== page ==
Types of Repetitive Strain Injuries and What to Do About Them

Repetitive strain injuries consist of any injuries that result from overuse of a certain body part such as your hands, knees, or even your ankles. Ailments such as tendonitis and Carpal Tunnel Syndrome are among the most common but there are other types as well. When you have a job that requires any type of repetitive motion such as typing on a computer or working a cash register, it can result in these injuries and regardless of their severity, they can be quite painful. It is your employer’s responsibility to make sure that you work in a safe environment that all but eliminates your chances of getting these types of injuries. If you feel that your employer may not be doing all they can to prevent this from happening, you may have a legitimate legal claim against them.

The Basics of Repetitive Strain Injuries

In addition to Carpal Tunnel Syndrome and tendonitis, other repetitive injuries include tennis elbow, bursitis, muscle spasms, and non-specific limb pain in areas such as your upper arm. In this country, nearly five million workdays are lost every year due to repetitive strain injuries (or RSIs) and since nearly one-third of all computer users may have some form of RSI, it is easy to understand why we need to take this condition seriously. Of course, since even things such as stress and poor posture can cause a repetitive strain injury, there are things that you can do to reduce the likelihood of suffering with this ailment and these include:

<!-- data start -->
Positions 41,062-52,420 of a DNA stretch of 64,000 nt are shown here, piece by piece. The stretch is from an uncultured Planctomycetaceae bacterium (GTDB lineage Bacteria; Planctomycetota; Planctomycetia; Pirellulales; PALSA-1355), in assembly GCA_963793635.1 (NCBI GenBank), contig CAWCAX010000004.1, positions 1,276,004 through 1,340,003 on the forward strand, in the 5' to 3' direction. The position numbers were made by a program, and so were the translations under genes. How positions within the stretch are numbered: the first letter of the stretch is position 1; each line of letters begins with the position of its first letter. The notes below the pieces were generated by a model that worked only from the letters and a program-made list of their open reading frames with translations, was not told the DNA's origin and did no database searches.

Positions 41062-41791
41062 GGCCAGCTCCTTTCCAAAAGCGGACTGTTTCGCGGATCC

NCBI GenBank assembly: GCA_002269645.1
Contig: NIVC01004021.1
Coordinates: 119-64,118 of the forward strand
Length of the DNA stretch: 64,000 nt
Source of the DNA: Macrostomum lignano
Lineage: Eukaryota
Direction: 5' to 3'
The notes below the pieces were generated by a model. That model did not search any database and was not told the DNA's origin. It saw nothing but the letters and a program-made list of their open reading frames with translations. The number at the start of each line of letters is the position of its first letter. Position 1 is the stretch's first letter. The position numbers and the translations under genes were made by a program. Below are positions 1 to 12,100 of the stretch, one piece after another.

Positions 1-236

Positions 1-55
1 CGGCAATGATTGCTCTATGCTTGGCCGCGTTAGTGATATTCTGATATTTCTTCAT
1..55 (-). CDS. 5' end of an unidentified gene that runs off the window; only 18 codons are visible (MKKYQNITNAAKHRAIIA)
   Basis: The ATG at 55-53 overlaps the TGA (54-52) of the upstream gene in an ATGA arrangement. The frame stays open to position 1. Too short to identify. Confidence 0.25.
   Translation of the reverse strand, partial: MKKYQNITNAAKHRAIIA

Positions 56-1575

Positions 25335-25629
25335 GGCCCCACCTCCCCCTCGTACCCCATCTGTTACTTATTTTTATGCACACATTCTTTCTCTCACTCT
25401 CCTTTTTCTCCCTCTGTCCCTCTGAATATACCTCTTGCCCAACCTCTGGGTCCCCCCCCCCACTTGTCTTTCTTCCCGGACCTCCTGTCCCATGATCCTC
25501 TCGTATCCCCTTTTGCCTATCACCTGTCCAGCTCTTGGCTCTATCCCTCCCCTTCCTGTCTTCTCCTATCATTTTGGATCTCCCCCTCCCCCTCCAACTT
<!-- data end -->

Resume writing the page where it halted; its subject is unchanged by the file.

• Taking frequent breaks so that you can change the position you are in and take your eyes off the monitor for a while.
  • Practicing better posture at all times.
  • Sitting correctly while at the computer: place both feet flat on the floor and sit up straight.
  • Placing your hands in a straight-out position instead of using wrist pads or the desktop when you’re typing.

It boils down to one recommendation: use common sense. Getting away from your desk regularly helps greatly because even one to two hours at the computer puts you at risk for an RSI. Better posture also helps, as does looking away from the computer and focusing on something else for a few seconds, because RSIs can even include damage to the eyes.

If Your RSI Is Caused by Something Else

Of course, if you believe that your employer is to blame for your injury, it might be time to consult with a lawyer. If the company you work for doesn’t allow for frequent breaks or requires that you remain at your computer for a certain length of time, this could be considered negligence, but the only way to know for sure is if you talk to an attorney. Attorneys that specialise in RSIs are experts at the law and can discuss some basic information with you so that you can decide whether or not to proceed. If they decide to represent you, your chances of a positive outcome will greatly increase so seeing one as soon as possible is always highly recommended.